“So spake the Fiend, and with necessity,
The tyrant’s plea, excused his devilish deeds.”
It is not suggested that in this particular case the deeds were devilish, but it is quite plain that such a principle once admitted might be made the legal cloak for unbridled passion and atrocious crime.  There is no safe path for judges to tread but to ascertain the law to the best of their ability and to declare it according to their judgment; and if in any case the law appears to be too severe on individuals, to leave it to the Sovereign to exercise that prerogative of mercy which the Constitution has intrusted to the hands fittest to dispense it.

It must not be supposed that in refusing to admit temptation to be an excuse for crime it is forgotten how terrible the temptation was; how awful the suffering; how hard in such trials to keep the judgment straight and the conduct pure.  We are often compelled to set up standards we cannot reach ourselves, and to lay down rules which we could not ourselves satisfy.  But a man has no right to declare temptation to be an excuse, though he might himself have yielded to it, nor allow compassion for the criminal to change or weaken in any manner the legal definition of the crime.  It is therefore our duty to declare that the prisoners’ act in this case was wilful murder, that the facts as stated in the verdict are no legal justification of the homicide; and to say that in our unanimous opinion the prisoners are upon this special verdict guilty, of murder. [n. 1]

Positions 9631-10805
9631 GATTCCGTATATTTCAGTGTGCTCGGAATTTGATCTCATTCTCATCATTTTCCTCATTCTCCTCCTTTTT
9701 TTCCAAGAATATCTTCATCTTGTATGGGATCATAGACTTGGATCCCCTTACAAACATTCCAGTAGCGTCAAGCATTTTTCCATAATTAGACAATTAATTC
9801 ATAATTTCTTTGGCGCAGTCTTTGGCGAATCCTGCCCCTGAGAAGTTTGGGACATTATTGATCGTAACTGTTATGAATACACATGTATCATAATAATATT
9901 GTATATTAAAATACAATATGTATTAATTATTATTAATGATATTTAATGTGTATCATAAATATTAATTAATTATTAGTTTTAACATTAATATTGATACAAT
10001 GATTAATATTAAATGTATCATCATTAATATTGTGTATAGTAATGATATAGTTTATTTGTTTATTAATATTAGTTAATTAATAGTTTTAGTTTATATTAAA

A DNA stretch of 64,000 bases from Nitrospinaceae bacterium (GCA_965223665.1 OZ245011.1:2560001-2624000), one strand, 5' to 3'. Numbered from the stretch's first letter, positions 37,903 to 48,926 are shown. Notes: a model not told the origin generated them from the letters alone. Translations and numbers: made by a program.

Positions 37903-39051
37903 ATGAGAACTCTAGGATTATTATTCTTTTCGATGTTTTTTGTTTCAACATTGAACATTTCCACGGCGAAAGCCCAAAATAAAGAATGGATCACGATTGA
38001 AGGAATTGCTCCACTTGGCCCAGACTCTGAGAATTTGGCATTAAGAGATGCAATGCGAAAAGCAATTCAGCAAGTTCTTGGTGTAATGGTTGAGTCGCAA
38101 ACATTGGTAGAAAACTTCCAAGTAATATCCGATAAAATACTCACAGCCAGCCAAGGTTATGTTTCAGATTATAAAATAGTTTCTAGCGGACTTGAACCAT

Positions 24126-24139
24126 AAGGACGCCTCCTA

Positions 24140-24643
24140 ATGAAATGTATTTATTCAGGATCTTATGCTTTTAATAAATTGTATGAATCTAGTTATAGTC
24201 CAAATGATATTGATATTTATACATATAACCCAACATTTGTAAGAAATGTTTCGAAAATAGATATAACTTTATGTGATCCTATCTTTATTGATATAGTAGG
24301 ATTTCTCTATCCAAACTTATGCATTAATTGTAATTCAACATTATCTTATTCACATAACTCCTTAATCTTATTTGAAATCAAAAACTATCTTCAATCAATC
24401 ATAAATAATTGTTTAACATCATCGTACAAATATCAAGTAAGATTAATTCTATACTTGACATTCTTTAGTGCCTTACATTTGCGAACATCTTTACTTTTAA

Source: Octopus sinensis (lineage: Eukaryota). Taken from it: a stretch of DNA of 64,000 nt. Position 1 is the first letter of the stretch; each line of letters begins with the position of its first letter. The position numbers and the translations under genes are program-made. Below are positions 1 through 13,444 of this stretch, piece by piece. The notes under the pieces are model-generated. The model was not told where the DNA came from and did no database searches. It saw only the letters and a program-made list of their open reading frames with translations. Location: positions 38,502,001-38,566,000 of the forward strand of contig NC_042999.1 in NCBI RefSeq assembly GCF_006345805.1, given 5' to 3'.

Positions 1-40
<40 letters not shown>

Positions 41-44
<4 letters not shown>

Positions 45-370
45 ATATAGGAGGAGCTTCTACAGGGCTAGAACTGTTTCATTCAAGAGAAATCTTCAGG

THE COURT then proceeded to pass sentence of death upon the prisoners. [n. 2]

The above statement is from the court ruling on the case of The Queen Vs. Dudley and Stevens (1884).  It’s a very famous ruling, and taught in law school.  At issue is the question of whether a person, confronted by inevitable death, may break the law in order to save his own life.

No one disputes the basic facts: the men in the lifeboat were all going to die if they did not eat.   There was nothing to eat, except a man, and they choose the weakest and most vulnerable to kill and eat.  Richard Parker, the cabin boy, had fallen into a coma, partly, probably, from drinking sea water.   Euphemisms abound in the retelling of this case, but let’s dispense with them: they killed and ate Richard Parker to save their own lives.

The men, Captain Tom Dudley, Edwin Stephens; and Edmund Brooks, were saved by a German ship and returned to England where they, believing themselves to be fully justified, made no effort to hide what they had done.  It is safe to say that they assumed everyone would understand and sympathize with their motivations.  I doubt they would have formulated it so carefully, but they essentially argued that a man’s first duty is to save his own life.  They professed horror, but, well it had to be done.  You can see that, can’t you?